Draw two objects with reflective surfaces. Using charcoal, putty rubber, on A1 or A2 paper fill the paper, showing the reflected light and shade.
Attempt 1- teapot and mug. Vine charcoal on the smoother side of A2 mixed media paper.
I chose a shiny chrome teapot and ceramic mug with interesting contours on its surface. I positioned them so that the mug reflected onto the teapot- there were also reflections of windows and the room in its surface. I positioned them so natural light fell from the right- natural light gave a subtler range of tones than when I shone a light on the composition. However, I read somewhere that a still life should be lit from the left so the viewer reads it like a book (L-R)- is this true?
I felt it was important to try to observe and protect the white areas from the start to prevent the drawing becoming dulled and muddy and to let fresh white paper shine through. I used the side of the vine charcoal to lightly describe the main areas of shade and slowly built up tone from there using a combination of the side of the charcoal, its sharp tip and using the putty rubber to lift out the light tones where needed. I was not altogether happy with the rough finish caused by the rough texture of the paper- even though i tried to smudge it smooth using my fingers. I finished the picture by adding finer detail using a conte stick- this gave power to the denser blacks and lifted the drawing.
I am pleased with the shiny finish on the teapot lid, and the dark tones and textural contrast of the lid handle brings it to life. I am also pleased with the reflection of the mug in the side of the teapot. I was less pleased with the contours on the mug which lack subtlety and would have liked the side of the teapot to look more “shiny”. I felt overall the proportions were accurate. I Like the strong blacks created by the vine charcoal and how it can be smudged back to change and reduce areas as required. It allows experimentation and enables the picture to be created in “layers” without spoiling the finished drawing.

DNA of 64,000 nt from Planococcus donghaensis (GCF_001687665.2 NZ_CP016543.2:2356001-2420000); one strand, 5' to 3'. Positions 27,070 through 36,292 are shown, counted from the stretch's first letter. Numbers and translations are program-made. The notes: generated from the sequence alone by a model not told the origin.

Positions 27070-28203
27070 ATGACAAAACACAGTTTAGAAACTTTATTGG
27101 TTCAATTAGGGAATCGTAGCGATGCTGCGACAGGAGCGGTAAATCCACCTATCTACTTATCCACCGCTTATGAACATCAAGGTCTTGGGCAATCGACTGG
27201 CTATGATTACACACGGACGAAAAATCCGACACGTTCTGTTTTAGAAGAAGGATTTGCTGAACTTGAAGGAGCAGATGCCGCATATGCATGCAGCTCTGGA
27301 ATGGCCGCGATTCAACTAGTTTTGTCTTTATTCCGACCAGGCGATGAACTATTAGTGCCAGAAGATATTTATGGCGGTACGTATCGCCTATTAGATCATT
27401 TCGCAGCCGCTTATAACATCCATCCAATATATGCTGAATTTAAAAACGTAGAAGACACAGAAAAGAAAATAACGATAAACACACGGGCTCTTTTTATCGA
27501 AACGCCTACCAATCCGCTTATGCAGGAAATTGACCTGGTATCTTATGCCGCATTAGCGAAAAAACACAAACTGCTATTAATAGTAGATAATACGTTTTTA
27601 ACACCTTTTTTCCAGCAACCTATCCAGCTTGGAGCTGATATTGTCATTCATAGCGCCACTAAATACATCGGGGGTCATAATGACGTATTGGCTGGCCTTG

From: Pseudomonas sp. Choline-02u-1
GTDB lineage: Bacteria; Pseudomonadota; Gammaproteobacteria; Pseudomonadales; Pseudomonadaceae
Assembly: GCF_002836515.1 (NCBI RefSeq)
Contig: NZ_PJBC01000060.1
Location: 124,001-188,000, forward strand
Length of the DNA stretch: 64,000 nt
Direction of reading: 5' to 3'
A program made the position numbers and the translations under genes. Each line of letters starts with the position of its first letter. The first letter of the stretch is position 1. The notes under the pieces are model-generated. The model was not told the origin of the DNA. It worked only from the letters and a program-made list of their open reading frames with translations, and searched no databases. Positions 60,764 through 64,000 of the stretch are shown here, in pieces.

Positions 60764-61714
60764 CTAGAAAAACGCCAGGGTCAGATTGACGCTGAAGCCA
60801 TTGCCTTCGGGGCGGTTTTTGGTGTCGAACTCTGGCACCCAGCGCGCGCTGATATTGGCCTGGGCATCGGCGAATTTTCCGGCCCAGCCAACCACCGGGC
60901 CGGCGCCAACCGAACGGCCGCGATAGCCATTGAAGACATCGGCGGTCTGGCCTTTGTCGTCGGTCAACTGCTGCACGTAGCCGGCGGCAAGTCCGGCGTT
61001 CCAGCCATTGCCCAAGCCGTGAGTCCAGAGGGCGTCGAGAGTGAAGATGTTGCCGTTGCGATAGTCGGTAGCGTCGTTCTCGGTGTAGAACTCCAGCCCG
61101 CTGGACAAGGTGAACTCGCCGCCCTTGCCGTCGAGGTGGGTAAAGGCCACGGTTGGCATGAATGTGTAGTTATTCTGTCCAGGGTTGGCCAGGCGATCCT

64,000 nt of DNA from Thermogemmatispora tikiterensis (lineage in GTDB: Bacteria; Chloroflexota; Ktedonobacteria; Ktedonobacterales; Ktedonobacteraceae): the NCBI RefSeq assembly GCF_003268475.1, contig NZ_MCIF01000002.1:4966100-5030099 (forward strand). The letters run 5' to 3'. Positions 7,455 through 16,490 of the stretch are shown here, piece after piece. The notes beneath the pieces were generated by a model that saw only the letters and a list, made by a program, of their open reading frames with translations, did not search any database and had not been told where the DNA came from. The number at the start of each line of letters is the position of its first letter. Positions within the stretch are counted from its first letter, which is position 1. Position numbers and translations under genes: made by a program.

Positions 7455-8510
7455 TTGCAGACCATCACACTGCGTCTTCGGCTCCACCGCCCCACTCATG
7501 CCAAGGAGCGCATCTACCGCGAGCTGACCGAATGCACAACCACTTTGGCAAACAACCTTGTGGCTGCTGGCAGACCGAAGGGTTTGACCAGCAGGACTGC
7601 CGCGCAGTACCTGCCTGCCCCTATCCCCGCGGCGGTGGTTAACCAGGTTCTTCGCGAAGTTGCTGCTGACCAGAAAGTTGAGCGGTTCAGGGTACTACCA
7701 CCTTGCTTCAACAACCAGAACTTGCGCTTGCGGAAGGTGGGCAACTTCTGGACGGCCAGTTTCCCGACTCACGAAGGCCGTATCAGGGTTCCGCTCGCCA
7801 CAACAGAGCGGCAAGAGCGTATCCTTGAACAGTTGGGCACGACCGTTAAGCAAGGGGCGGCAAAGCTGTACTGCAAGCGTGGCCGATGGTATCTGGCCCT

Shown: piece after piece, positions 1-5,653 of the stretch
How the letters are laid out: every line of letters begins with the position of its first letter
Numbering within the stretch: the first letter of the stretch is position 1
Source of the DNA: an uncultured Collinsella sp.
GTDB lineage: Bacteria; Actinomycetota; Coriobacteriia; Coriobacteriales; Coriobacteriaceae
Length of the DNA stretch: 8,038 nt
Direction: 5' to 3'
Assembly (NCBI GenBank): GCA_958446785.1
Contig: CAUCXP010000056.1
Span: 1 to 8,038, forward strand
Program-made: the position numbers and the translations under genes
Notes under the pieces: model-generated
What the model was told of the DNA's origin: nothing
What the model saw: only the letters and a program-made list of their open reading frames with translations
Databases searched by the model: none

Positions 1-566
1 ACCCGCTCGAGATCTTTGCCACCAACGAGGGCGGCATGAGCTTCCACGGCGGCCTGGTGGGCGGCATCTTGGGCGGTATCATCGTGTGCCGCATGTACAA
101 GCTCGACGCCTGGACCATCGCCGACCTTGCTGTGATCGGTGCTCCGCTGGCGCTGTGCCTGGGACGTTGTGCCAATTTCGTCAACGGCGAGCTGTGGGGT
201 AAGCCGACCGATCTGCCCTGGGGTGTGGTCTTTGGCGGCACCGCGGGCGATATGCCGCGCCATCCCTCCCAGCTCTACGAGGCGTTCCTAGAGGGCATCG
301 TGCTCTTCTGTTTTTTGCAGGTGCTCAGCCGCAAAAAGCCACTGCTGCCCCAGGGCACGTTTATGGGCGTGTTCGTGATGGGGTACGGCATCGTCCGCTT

Attempt 2. “The Odd One Out?” Vine charcoal on A2 cartridge paper.
I wanted to try the exercise again to see if I could create a smoother effect on smoother paper. I chose to draw salt and pepper mills and an oil diffuser which were similar shapes but differed in their details. They all had brushed chrome surfaces with interesting distinct patterns of light and card across their surfaces. This arrangement made me think of playground infighting at school- how in a group of three friends, one is often left out!
I was concerned not to muddy the finished drawing- I wanted bright highlights and details and clear contrasts of tone. I’m happy with the finished drawing- I finished it off with charcoal pencil. I am not 100% sure I should have added the background shadow- it looked cleaner without, but having it in does contextualise it more.
Attempt 3. Compressed charcoal in shades of grey on grey A3 pastel paper.
Every morning I look at a vase on the fireplace in the bedroom and think I should try drawing it. It is a large glass vase, against a grey wallpaper (hence the choice of paper). Alongside it is a decoupage model- a giraffe dressed up as a zebra. Using just grey compressed charcoal I did a reasonable background sketch of the subject but it looked a bit flat- partly because of the grainy texture of the charcoal and partly because the colours were not intense enough. I used white chalk, white pencil, charcoal pencil and vine charcoal to intensify the lights and darks and to define detail. Making the reflections whiter gave the picture more of an illusion of 3D form. Also, using a blending tool to remove graininess and smudge the blacks and whites of the giraffe, brought it to life more. I wonder if I have made the vase too distinct?- (looking at the actual object it almost disappears into the wallpaper). Maybe I should have just hinted at its form more using light colours and fewer dark colours. I like the highlights on the giraffe and its reflection in the vase. It made an interesting change to draw something that was level with/above my eye-line.